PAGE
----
Serious issues discussed in Disney’s new show “Andi Mack”
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Just when Disney seemed to have ran out of ideas, Terri Minsky, creator of the Disney Channel classic “Lizzie McGuire,” came in with an idea so bold even she didn’t think Disney would go for: an adult-themed show called “Andi Mack.”
Andi Mack (Peyton Elizabeth Lee) seems like your average middle schooler, with the pilot episode ushering her into her teens with the big 13 underway. Friends Buffy (Sofia Wylie) and Cyrus (Joshua Rush) are by her side as her sister Bex (Lilan Bowden) comes to visit. For the moment, all seems more than well until a big secret slips because of Andi’s curiosity and Bex’s negligence.
Bex tries desperately to bond with Andi. After getting her to take a step forward with her crush, Andi gets mad at Bex for pushing her to do so. Bex decides she was in the wrong for not being able to help Andi and decides she should leave.
In a midnight confrontation, Bex reveals the big secret and Andi understandingly flips, bringing in the episode’s end shortly after. By the time the ending credits roll, everything in the air and questions are coming in faster than that which can be answered.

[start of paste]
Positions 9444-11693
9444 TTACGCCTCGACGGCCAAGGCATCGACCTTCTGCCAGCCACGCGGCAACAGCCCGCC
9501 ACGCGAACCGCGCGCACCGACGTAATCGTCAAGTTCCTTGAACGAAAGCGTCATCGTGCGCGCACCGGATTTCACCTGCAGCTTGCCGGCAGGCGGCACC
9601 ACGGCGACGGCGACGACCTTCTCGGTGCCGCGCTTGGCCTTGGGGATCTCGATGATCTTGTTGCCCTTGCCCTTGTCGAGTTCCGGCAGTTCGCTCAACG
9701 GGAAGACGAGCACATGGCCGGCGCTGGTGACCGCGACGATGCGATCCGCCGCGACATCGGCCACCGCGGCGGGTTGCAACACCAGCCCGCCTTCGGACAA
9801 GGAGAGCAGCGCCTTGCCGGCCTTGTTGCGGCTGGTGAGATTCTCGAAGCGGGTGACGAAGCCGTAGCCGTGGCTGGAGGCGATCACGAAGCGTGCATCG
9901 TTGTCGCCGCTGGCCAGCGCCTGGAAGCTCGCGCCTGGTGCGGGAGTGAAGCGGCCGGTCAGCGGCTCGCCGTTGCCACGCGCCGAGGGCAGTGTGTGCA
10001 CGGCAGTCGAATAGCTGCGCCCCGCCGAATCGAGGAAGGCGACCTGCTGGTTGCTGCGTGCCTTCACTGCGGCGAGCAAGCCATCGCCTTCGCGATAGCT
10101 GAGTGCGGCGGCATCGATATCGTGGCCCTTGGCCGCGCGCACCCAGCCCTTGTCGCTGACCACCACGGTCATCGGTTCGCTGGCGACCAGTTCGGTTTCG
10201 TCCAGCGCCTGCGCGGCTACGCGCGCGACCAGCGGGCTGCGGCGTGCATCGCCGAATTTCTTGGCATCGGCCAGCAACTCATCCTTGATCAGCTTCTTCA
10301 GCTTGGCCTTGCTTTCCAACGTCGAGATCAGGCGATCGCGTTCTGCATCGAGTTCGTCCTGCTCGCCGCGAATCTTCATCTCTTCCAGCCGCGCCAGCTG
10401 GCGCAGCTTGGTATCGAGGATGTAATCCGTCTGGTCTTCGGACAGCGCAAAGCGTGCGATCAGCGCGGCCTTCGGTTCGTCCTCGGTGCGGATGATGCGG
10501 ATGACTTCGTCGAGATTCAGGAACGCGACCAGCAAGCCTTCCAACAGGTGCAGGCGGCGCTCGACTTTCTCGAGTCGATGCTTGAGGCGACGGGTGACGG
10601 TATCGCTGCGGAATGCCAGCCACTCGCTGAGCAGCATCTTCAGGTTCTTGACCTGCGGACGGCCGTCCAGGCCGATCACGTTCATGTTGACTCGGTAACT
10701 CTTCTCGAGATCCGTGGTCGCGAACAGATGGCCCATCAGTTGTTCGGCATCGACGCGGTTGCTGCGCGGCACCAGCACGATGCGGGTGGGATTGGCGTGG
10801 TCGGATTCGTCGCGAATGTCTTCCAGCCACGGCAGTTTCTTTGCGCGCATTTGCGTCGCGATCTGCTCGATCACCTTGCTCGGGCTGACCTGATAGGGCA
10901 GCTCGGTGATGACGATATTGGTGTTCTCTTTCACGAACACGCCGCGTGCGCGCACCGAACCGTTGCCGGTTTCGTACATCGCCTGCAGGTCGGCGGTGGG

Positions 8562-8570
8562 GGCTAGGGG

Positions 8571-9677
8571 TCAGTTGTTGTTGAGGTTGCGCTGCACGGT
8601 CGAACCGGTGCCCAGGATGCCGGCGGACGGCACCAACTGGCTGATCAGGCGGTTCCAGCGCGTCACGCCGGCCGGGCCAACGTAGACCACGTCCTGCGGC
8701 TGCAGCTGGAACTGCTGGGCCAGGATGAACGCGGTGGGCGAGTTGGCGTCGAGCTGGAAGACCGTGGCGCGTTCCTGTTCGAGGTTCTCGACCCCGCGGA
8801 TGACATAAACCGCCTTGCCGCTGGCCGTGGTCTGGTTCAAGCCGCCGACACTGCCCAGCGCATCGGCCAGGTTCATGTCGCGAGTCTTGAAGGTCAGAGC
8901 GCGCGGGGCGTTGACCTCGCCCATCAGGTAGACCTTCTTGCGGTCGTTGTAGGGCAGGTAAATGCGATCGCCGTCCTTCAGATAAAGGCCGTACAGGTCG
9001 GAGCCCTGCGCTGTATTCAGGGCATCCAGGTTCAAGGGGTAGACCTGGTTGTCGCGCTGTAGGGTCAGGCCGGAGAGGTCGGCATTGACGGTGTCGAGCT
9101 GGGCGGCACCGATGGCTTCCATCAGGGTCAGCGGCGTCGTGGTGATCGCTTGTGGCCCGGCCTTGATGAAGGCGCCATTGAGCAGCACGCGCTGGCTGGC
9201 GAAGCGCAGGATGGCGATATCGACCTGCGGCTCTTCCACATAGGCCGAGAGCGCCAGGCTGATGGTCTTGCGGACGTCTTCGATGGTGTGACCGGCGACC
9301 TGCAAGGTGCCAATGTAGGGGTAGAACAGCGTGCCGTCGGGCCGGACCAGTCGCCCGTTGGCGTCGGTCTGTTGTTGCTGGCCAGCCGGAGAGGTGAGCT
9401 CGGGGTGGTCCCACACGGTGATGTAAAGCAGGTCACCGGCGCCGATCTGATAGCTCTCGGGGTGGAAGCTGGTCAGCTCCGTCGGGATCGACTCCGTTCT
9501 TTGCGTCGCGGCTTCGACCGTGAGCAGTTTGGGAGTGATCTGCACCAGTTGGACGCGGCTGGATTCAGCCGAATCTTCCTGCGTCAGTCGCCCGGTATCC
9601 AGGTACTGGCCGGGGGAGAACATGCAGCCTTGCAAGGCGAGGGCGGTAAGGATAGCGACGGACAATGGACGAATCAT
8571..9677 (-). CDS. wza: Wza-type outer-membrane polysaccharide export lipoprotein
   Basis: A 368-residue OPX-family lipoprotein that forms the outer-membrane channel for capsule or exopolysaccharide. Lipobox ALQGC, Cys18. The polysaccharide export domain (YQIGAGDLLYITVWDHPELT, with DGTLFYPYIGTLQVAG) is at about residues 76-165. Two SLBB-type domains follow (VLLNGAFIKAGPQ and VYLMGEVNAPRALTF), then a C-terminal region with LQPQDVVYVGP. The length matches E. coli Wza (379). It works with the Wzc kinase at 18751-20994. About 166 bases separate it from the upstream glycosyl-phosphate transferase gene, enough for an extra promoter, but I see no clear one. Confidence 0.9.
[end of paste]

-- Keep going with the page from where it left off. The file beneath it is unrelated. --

Not only is the series already about identity, but this slice-of-life is about real-world controversies and hot topics that real teens have to deal with even at young ages.
Minsky revealed her inspiration for the story was from Jack Nicholson’s real life story of having found out the woman he grew up with as his sister was his mother.
With premonitions about the gravity of the subject for concerned parents and the levity it would take to balance it out for a Disney show, Minsky’s greenlight was not taken lightly. Scheduled to air on April 7, Disney already released the first episode on Youtube, presumably to see how it would be received.
All things considered, this show seems like it’s going to be successful. With a nearly all Asian-American cast, a character “coming to terms with their sexuality” and the aforementioned plot twist involving teen pregnancy- Disney openly embraces the progressive terms on which this show is being broadcast, paving the way for more shows daring enough to discuss heavy topics such as these.